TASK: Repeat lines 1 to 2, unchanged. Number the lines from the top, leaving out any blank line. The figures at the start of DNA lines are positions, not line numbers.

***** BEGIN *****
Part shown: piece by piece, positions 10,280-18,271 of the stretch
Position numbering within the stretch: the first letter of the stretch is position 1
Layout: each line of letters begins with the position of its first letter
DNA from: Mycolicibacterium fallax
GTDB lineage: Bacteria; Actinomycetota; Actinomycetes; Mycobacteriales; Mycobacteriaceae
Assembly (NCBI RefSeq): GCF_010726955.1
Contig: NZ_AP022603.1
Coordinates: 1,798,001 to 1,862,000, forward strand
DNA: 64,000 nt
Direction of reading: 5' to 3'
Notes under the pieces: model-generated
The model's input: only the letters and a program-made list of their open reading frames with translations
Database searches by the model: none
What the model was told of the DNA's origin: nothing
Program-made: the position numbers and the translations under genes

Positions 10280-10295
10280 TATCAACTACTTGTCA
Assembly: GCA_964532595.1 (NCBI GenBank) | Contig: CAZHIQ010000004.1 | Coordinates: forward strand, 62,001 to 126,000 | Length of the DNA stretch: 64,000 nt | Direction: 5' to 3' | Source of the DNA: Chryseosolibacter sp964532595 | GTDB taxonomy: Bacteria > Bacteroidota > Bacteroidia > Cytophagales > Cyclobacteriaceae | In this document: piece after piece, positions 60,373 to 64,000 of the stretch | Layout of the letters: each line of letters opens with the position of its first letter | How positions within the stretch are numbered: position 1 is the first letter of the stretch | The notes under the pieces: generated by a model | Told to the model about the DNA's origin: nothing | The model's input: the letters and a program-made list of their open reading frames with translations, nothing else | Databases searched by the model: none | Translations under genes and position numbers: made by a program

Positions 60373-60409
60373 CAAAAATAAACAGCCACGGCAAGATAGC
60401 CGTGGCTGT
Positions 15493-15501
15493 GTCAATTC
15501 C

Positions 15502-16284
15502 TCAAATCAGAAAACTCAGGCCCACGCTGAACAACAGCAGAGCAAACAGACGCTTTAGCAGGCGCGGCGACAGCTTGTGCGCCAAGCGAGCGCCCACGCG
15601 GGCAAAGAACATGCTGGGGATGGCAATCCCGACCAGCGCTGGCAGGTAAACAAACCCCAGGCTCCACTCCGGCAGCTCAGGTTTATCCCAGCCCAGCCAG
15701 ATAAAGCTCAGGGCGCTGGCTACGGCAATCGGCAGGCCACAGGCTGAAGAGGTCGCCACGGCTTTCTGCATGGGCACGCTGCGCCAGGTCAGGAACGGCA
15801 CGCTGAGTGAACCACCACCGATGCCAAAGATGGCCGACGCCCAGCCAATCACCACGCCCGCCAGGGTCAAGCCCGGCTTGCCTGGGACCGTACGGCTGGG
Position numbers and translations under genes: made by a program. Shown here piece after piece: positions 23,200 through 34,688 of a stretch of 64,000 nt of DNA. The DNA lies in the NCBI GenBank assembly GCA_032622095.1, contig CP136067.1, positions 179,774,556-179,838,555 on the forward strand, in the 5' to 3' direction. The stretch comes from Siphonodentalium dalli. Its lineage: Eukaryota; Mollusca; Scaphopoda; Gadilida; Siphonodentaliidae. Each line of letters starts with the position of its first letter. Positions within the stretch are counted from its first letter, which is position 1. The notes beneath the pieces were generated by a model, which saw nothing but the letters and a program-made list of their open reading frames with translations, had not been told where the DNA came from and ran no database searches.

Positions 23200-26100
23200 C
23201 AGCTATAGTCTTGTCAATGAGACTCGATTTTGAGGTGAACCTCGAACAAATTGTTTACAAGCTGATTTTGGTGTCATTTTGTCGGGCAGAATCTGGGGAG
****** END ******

Part shown: piece by piece, positions 10,280-18,271 of the stretch
Position numbering within the stretch: the first letter of the stretch is position 1